mRNA transcript for translation
If you have jumped straight to this page, you may wish to look at the previous tutorial about DNA, which gives background information on protein synthesis.
As mentioned, a string of nucleotides represent the genetic information that makes us unique and the blueprint of who and what we are, and how we operate. Part of this genetic information is devoted to the synthesis of proteins, which are essential to our body and used in a variety of ways. Proteins are created from templates of information in our DNA, illustrated below:
The X marked nucleotides are an example of a DNA sequence that would be used to code for a particular protein. Every DNA molecule consists of two strands, only one of which is the coding strand containing the information for protein sequences. The complementary strand is the template strand, and it is this strand that the RNA nucleotides line up on to make a copy of the DNA coding strand.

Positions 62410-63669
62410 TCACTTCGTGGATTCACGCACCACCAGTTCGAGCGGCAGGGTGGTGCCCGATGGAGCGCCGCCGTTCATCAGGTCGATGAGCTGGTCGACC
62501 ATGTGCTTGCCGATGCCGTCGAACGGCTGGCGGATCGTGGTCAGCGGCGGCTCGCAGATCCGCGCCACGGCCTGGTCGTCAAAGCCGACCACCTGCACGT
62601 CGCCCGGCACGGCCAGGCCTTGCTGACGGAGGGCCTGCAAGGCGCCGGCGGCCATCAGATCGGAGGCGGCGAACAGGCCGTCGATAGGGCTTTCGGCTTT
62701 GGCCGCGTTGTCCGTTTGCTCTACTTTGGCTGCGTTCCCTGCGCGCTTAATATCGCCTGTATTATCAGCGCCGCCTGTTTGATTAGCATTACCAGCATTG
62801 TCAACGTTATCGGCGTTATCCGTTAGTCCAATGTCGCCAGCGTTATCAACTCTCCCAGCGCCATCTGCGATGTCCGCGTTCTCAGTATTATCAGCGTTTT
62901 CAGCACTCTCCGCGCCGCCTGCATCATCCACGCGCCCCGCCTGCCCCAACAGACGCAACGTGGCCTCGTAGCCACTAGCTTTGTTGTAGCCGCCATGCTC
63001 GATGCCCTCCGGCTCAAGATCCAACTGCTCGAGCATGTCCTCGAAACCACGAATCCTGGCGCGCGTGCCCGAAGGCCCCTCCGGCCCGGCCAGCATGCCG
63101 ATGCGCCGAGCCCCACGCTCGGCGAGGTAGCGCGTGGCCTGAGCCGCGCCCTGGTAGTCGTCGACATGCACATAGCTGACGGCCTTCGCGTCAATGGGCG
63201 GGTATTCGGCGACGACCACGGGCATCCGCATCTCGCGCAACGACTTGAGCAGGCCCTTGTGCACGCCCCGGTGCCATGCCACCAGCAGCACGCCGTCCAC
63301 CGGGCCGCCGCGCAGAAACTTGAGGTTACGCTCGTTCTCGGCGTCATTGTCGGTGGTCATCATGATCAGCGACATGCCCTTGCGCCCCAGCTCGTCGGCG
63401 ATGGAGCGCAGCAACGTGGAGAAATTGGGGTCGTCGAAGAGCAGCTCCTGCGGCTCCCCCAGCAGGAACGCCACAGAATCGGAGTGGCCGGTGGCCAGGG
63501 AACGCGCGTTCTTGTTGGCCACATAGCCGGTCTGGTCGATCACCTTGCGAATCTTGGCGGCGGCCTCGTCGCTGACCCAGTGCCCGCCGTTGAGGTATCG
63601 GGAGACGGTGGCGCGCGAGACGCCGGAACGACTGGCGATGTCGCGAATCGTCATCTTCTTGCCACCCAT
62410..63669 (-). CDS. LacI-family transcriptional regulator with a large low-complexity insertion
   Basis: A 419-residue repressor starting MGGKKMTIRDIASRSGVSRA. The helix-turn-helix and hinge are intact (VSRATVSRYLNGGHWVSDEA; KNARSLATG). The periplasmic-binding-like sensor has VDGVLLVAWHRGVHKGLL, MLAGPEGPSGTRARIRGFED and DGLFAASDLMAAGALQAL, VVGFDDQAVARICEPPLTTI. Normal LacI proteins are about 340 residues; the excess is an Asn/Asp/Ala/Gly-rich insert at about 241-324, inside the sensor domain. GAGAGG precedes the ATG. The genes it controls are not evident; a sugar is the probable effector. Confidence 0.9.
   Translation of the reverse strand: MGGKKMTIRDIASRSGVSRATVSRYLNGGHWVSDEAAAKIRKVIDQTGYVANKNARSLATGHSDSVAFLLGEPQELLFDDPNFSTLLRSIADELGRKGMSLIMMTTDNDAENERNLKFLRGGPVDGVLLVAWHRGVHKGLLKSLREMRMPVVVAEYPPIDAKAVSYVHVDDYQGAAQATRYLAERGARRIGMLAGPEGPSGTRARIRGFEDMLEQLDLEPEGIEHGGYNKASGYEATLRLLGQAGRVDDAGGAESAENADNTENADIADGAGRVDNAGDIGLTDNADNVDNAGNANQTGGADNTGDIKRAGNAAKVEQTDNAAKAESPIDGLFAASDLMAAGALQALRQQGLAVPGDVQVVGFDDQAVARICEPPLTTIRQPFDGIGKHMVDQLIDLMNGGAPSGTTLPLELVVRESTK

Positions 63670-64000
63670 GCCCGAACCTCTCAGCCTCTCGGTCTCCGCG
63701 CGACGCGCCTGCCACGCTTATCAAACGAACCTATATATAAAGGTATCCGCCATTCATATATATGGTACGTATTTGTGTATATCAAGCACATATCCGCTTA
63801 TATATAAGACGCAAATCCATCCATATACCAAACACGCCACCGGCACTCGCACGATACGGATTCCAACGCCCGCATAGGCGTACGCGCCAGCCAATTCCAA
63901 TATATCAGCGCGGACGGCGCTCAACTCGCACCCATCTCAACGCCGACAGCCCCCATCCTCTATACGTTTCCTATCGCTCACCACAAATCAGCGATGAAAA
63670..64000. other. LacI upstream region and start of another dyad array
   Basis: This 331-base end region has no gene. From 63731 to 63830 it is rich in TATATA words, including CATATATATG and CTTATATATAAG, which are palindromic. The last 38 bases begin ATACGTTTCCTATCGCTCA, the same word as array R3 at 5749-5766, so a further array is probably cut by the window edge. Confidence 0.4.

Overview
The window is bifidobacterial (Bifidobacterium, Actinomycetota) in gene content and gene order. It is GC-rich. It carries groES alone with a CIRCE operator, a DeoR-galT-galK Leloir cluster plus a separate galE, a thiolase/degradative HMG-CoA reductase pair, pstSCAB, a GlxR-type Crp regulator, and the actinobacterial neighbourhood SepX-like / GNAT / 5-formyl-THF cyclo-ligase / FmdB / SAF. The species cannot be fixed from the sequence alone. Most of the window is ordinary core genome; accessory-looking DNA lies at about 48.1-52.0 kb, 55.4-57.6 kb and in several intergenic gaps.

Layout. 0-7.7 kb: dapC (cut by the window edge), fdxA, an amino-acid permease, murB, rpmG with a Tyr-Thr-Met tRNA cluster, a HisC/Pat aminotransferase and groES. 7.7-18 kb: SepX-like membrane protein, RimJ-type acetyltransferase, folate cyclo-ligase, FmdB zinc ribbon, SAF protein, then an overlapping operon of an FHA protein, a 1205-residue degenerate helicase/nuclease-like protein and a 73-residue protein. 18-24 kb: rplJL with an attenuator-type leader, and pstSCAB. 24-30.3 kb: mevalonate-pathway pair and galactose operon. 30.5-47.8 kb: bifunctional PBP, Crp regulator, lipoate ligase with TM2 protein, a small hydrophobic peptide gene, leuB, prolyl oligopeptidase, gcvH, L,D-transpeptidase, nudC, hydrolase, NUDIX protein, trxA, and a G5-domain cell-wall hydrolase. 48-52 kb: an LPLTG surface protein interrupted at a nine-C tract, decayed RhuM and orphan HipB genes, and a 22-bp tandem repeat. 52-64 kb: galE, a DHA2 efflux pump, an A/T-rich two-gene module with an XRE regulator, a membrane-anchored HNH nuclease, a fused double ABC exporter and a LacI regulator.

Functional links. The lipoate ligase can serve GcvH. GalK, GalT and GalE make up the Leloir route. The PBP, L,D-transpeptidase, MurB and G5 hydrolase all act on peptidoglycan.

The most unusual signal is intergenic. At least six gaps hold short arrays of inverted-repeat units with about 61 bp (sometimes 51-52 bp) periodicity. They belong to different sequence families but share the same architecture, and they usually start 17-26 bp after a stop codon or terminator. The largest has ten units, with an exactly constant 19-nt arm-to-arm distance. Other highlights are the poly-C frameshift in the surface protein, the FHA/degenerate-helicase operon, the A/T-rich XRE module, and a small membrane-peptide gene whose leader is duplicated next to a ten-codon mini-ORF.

The sequence of these nucleotides is used to create amino acids, which are linked together to make a protein.
In eukaryotes, most genetic information is found in the nucleus, though protein synthesis actually occurs in ribosomes found in the cytoplasm, either as free ribosomes or on the rough endoplasmic reticulum. If protein is to be synthesized, then the genetic information in the nucleus must be transferred to these ribosomes. This is done by mRNA (messenger ribonucleic acid). It is very similar to DNA, but fundamentally differs in two ways
At the beginning of protein synthesis, just like DNA replication, the double helix structure of DNA uncoils in order for mRNA to replicate the genetic sequence responsible for the coding of a particular protein.
In the beginning, the DNA has uncoiled, allowing the enzyme RNA polymerase to move in and transcribe (copy) the genetic information into mRNA. If the coding strand of DNA looks like this: G-G-C-A-T-T, then the template strand would look like this: C C G T T A and the mRNA would look like this G G C A U-U (remembering that uracil replaces thymine).
With the genetic information responsible for creating substances now available on the mRNA strand, the mRNA moves out of the nucleus and away from the DNA towards the ribosomes.
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